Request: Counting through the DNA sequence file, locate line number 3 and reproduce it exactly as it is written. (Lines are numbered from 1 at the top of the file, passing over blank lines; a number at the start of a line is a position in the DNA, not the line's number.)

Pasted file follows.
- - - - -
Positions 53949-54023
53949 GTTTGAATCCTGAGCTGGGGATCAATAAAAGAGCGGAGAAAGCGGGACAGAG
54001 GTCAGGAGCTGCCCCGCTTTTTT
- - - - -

54001 GTCAGGAGCTGCCCCGCTTTTTT